Ferrari very confident ahead of home race
Sebastian Vettel might have had to play second fiddle to Lewis Hamilton during a gripping and intense fight in Belgium last Sunday, but the very fact that Ferrari were able to push Mercedes all the way has filled the Scuderia with confidence.
Perceived wisdom suggested that the red cars were good on high-downforce tracks, the Silver Arrows on those where medium- to low-downforce was required.
But an upgrade package which comprise a modified front suspension to optimise ride height and rake, plus a new low-drag floor and wings, made the SF70H not just very competitive, but faster than the Mercedes F1 W08.
Asked if he had won because of race pace or track position earned by taking pole position, Lewis Hamilton said that it certainly was not due to race pace.
Even after Hungary, where he declared that Ferrari had understood and rectified the areas in which they were weak, Vettel said that there were no longer any tracks ahead which Ferrari had to fear. If they win on their home ground this weekend, it will be very ominous for Mercedes’ title aspirations over the remaining seven races.
Will new oil rules favour Mercedes?
The FIA will tighten the rules on oil consumption from this weekend, following allegations from different quarters this year that some engine manufacturers were using oil burn technology to boost combustion and thus power outputs.
The new limit will be 0.9 litres per 100km, whereas teams were limited to 1.2 litres prior to the Italian Grand Prix.
It may be a sign of the pressure they are under that Mercedes elected to pre-empt that by introducing their fourth power unit in Belgium last weekend. The FIA have confirmed that Mercedes they be allowed to run this latest engine at the higher level of oil burn for the remainder of the season, as a result.
However, that means that Lewis Hamilton and Valtteri Bottas must use their current units for the next eight races, or else face grid penalties.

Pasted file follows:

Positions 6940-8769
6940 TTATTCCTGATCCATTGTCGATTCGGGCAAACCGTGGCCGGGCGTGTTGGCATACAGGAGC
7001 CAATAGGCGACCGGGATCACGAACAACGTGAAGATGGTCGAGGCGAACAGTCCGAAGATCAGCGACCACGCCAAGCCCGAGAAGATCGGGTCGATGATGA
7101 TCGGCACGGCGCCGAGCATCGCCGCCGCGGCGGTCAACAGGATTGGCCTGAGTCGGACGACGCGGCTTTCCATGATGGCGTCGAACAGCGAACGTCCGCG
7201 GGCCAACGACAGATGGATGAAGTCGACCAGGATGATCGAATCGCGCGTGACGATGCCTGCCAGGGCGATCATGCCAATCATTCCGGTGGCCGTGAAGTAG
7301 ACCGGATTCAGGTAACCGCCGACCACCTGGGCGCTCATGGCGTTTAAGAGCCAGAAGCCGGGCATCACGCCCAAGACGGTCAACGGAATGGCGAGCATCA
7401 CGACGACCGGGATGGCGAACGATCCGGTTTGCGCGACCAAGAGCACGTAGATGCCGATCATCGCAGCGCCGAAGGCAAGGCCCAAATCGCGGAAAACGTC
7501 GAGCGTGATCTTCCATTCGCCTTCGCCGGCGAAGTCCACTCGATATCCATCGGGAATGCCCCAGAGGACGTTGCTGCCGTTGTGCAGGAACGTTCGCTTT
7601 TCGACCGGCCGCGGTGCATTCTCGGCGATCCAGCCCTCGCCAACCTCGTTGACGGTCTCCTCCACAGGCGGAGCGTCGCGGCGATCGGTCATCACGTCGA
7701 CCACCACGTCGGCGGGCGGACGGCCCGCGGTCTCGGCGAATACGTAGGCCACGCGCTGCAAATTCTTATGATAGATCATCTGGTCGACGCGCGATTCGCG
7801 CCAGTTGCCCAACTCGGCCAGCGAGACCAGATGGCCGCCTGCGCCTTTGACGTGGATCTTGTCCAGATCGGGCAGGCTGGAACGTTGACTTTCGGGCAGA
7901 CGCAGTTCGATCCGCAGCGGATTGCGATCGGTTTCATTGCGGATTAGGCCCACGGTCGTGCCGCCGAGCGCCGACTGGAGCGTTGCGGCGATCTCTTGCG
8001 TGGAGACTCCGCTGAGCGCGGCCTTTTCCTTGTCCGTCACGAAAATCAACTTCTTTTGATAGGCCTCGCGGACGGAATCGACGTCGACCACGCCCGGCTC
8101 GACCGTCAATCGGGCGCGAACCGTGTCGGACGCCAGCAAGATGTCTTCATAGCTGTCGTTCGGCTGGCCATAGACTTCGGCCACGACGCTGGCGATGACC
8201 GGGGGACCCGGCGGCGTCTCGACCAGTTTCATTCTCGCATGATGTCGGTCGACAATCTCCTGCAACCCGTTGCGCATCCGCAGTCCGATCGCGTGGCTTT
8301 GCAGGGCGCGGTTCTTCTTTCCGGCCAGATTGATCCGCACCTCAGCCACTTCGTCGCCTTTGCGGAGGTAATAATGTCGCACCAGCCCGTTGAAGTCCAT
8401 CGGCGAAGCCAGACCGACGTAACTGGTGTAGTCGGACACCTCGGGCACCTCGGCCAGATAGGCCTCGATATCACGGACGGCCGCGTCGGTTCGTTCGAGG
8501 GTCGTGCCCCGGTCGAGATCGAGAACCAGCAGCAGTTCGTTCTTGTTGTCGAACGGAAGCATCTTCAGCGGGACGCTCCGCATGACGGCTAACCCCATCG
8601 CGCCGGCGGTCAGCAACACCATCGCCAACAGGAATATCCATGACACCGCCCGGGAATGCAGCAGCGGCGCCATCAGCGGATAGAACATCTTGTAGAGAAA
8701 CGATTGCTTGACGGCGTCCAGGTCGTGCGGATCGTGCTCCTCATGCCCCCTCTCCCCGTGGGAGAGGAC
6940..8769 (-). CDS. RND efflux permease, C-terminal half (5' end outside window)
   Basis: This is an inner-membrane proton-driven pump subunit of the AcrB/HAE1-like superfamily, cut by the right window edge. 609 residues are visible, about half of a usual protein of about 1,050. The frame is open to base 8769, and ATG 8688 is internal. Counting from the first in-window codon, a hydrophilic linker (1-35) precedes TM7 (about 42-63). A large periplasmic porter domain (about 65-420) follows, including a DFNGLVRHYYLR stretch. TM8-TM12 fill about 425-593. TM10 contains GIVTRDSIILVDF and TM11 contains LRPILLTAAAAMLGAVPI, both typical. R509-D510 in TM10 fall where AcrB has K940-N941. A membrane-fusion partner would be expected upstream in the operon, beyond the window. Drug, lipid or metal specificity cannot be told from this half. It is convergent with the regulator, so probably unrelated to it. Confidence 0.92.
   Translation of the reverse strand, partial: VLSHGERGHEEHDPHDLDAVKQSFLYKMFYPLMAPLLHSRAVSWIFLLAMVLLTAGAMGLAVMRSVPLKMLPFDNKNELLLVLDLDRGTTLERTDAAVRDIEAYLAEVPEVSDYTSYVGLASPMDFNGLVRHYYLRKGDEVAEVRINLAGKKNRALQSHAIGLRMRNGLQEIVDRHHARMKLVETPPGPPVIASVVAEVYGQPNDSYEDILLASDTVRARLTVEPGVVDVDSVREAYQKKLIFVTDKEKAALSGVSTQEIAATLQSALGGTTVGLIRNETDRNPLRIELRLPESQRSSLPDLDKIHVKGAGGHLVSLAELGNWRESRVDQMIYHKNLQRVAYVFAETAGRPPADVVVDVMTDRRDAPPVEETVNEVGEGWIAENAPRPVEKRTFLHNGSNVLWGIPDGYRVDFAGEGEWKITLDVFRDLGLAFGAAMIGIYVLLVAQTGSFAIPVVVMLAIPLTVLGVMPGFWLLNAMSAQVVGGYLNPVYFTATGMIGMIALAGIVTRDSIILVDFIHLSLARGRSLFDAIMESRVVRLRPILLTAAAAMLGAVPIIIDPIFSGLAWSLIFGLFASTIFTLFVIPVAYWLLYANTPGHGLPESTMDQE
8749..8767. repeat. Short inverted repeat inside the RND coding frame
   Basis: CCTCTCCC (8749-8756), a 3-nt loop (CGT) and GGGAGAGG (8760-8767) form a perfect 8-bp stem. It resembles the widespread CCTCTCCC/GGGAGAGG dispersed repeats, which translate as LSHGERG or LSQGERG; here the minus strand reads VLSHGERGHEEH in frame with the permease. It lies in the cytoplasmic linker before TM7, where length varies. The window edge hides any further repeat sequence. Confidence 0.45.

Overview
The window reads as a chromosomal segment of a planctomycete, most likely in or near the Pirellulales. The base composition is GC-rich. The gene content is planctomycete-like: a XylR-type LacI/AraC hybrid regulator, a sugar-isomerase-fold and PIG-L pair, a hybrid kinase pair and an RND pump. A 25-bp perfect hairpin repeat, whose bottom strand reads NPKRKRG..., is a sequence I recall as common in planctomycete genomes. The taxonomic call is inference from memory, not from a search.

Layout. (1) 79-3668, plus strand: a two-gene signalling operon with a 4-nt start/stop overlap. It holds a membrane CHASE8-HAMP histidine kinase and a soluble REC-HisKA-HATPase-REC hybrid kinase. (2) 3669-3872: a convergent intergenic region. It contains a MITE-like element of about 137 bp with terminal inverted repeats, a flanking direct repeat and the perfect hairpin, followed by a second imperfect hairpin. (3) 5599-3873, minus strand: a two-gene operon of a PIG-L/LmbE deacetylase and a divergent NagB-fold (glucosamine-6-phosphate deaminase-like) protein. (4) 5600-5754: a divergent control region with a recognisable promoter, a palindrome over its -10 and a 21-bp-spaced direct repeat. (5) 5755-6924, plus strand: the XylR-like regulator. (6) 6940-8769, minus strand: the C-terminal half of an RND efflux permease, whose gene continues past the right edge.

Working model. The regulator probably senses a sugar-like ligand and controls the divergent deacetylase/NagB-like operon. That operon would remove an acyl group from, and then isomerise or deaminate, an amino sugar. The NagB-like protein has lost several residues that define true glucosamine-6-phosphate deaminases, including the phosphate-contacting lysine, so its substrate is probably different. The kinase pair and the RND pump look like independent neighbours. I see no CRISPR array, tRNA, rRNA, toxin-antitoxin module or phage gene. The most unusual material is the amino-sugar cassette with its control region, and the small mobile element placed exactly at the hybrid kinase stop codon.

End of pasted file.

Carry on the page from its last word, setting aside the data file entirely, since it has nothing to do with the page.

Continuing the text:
Mercedes’ customers (Force India and Williams), however, must from hereon in run to the 0.9 litre limit, as they can only access the latest engines from this weekend forward.
“Qualifying was good for us,” Hamilton said at Spa, having equalled Michael Schumacher’s all-time record of 68 pole positions. “But if I hadn’t had the lead I would not have been able to win, so it definitely wasn’t won on race pace. It was all about track position.
“I’ve read lots of comments that our car is the fastest, but I think it is very difficult and that you cannot truly say that. There are pros and cons to both cars and it will vary race to race. Ferrari have been the most consistent, and that’s why they are leading the world championship. We have been very solid, but have only just done enough.”
Looking ahead to this weekend’s race, he added: “It’s not possible to predict. The high downforce races will be tough, but at tracks such as Monza where you run low downforce we are very good in such conditions.
“I think we are as strong as anyone in terms of development rate, but it’s a balance between how much we apply now in this title race and what we keep for the 2018 car. That is where the race is now; how much we apply to get the job done, and how much we save for the next car. I hope we have more to come, and we need more to come.
“I’m happy but I know the difficulties that lie ahead and I have to try and figure out how to apply positive energy to my guys to bring more magic.”
More Red Bull woe looms for Verstappen
Following yet another frustrating retirement in Belgium, where 60,000 Dutch fans made the trek to see him race, Max Verstappen needs a strong result this weekend on a track were his Red Bull is likely to be at a power disadvantage to Ferrari and Mercedes.
The chances of that, however, may be blighted by grid penalties.
He is getting increasingly upset by the problems his Renault engines have been encountering, especially after the unit which cut out on the way down to Eau Rouge on the eighth lap of the Belgian Grand Prix then fired up in the garage afterwards.
Speaking on Dutch TV, he vented that frustration when he said: “Because we blew up a few engines at the beginning of the season, they [Renault] have built a kind of safety mode. But at that moment, when the engine goes into that, it doesn’t run any more. So when the car came back, they removed the plug, put it back again and the engine worked.
“They want to play safe and not to blow the engine, but I prefer that rather than that it shuts down the engine and it runs again at the next restart.”
He added that he had told Red Bull’s Helmut Marko just how fed up he is with the ongoing situation.
“The fun fades away. You go on holiday, charge yourself after a kind of terrible season and then you arrive at Spa and it goes wrong.